This 1964 film from Ib Melchoir barely rises to B-movie status. While the premise is similar to "Beyond The Time Barrier," the acting is stiff, the effects are cheap, and the story gets tiresome long before the film is over. It's astonishing to note that this was remade twice, as "Journey to the Center of Time" and as the TV series "The Time Tunnel."
The film opens with a small group of scientists working on an experimental time viewing device, which is drawing so much power to operate that a technician from the university's powerplant comes to find out what's going on. As they run one more test, a series of strange shadows dart across the room, and suddenly the screen clears to display a harsh and empty landscape. The researchers are astonished to discover that their chronometers indicate this scene is only a hundred years hence; and as they try to figure out what whent wrong with the controls, the electrician realizes that the screen has actually become a portal, and steps into the stony landscape.
Unfortunately, sound desn't carry through the portal, and when the portal becomes unstable, the others enter one by one to go bring the electrician back. Even more unfortunately, the portal then collapses, stranding them in the desolate future, where they are attacked by hideous mutant savages and chased into a cave, where the mutants are stopped by a strange force field barrier.
There they are rescued by a woman commanding a squad of repulsively ugly androids (I mean it, these things have heads like those little Obie stress toys with the eyes and ears that pop out when you squeeze them) and are led to an underground city, where the last vestiges of the human race have survived a nuclear holocaust, and are frantically building a space ark to take them to a new planet orbiting Alpha Centauri, as the Earth is rapidly becoming sterile and unfit for life.
As the spaceship is scheduled to depart in a month, it is decided that there isn't enough time to try to build another time portal device to get the scientists and the comic relief--er, the electrician--back to their proper time, so they are invited to come along for the ride. The electrician is pounced on by a very forward young lady named Reena (is it a law that girls in time travel films have to have a name ending in "Eena?") who hasn't found any of the colony's single men interesting, but she immediately wants to get pregnant with the electrician.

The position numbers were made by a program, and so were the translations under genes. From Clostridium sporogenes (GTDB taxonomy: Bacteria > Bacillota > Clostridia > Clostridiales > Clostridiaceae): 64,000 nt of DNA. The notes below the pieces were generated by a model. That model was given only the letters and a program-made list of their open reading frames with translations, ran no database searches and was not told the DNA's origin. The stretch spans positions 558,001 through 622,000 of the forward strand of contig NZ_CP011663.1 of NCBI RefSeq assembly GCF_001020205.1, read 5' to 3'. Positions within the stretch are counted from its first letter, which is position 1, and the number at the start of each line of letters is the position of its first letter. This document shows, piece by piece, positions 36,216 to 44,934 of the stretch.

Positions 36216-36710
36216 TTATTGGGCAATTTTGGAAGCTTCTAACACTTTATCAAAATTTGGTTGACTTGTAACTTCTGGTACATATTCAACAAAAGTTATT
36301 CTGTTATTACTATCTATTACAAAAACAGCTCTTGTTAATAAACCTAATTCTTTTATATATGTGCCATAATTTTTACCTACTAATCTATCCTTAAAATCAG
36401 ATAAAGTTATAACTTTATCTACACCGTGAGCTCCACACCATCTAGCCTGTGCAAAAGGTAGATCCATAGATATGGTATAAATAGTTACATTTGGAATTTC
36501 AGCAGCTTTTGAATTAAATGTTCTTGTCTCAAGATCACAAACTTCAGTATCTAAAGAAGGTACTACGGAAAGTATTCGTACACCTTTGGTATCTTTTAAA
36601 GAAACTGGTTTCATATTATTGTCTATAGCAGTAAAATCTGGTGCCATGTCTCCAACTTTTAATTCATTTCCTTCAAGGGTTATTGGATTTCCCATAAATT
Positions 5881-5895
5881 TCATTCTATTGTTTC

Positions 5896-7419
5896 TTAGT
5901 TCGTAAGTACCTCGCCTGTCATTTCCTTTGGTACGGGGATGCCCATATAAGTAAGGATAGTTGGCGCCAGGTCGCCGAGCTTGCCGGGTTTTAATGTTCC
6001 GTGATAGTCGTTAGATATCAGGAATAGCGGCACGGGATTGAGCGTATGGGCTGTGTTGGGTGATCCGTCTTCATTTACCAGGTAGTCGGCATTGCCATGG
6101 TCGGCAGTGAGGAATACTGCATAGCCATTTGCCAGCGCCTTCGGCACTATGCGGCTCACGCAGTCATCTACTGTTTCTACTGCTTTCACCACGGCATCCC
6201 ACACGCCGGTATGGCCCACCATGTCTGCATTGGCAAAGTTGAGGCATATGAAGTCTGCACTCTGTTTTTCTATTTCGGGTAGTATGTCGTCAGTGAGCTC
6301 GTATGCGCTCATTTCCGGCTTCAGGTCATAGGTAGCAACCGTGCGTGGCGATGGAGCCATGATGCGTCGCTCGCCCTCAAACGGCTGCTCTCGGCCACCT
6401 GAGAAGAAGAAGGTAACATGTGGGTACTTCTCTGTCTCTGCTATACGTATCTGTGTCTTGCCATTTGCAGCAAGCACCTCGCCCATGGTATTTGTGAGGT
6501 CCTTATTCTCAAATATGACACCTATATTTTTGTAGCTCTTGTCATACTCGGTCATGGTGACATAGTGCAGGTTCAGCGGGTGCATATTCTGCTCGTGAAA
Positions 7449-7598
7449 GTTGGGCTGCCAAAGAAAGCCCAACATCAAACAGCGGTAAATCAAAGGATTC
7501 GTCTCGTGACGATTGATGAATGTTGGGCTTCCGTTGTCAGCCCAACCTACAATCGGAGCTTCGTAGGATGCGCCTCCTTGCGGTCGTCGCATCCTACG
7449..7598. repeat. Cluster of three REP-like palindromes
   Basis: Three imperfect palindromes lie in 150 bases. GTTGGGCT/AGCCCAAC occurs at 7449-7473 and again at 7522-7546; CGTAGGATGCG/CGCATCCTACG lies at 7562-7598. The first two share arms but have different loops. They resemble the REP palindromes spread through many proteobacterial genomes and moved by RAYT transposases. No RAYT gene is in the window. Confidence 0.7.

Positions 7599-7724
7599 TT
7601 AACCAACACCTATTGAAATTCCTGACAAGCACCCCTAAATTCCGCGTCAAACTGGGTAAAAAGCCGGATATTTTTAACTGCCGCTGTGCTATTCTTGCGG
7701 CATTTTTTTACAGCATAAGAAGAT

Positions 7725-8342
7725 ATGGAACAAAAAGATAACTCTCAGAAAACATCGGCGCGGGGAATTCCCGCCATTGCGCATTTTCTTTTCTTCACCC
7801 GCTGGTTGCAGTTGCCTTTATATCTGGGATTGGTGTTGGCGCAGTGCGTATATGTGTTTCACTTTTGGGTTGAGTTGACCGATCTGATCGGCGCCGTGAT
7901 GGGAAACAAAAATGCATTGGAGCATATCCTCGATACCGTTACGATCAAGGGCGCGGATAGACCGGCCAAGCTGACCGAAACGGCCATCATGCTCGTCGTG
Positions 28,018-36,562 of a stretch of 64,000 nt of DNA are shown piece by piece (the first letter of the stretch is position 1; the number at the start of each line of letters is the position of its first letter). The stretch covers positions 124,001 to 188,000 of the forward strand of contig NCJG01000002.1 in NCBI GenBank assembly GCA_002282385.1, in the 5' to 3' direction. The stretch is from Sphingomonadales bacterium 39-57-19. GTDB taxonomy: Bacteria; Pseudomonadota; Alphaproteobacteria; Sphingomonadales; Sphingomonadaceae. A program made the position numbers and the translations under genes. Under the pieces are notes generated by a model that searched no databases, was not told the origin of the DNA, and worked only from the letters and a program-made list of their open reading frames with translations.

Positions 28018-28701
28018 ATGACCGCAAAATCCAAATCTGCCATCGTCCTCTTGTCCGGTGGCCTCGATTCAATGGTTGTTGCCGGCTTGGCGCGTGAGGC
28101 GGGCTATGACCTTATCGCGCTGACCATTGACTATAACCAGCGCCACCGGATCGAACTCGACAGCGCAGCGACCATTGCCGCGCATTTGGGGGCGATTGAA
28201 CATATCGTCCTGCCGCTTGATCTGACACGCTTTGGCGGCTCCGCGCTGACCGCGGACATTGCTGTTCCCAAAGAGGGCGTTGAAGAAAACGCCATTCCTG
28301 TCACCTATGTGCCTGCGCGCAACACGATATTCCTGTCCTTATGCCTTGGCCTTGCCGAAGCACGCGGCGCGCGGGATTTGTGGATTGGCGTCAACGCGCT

The scientists are given a tour of the colony's android assembly plant, which is a pretty creepy place, and which takes up what feels like half the film. They also tour the greenhouses, where thanks to a special chemical food, orange trees grow from seed to fruit in a matter of minutes.
As is usually the case in a movie like this, there is one grouchy guy on the ruling council who points out that their ship was precisely built for an exact number of people, and four more will overtax their supplies and systems, and that there isn't any time to refit the ship; so the colony rescinds its offer, instead encouraging the scientists to build another time portal.
Now, why they didn't think "Hey, if we help them, maybe we could bag this arduous trip to Alpha Centauri and just step into the past and save ourselves!" I can only speculate, but shortly before the ship is due to leave, the mutants break into the catacombs in an attempt to steal the survivors' food stores. The space ship is demolished on the launch pad, leaving only the four scientists and a handful of colonists and androids alive; they get the portal working just in time to escape through it before the machinery is destroyed.
They have successfully gotten back to the university, but something is amiss; it seems strangely deserted. As they make their way to the lab, they come upon their past selves standing motionless, and slowly realize that time is out of synch, and that they are now passing through it at a tremendously accelerated rate while their past selves seem to be moving only imperceptibly. They determine that it will not be possible for them to remain in this world, and, when the portal briefly opens 100,000 years in the future, they cross the lab and step through into the darkened opening, which clarifies to show a world that is once again fit for human habitation.
The film concludes with a looping montage of the events of the story, cycling faster and faster until it just stops dead.
Now, the only interesting aspect of this dog, is that it used theatrical illusions instead of special effects. I won't go so far as to say that it's worth checking out just to see the sleight of hand, but I still can't figure out how they did the sequence where they change out an android's head--an actor is led in, laid down on a table, his head is removed and a new one put on, and he gets up and walks away--all in one take.
There is also a cameo from superfan and SF fanzine publisher Forrest J Ackerman, who gets the best line in the film when, as a technician turning circular seals into square seals, he says, "Don't worry. I'm keeping our spacemen happy. Getting things squared away"--just as he pops a circle into a square.
But all the magic tricks in the world cannot compensate for a leaden plot padded out with overly long instrumental sequences and predictable plot twists.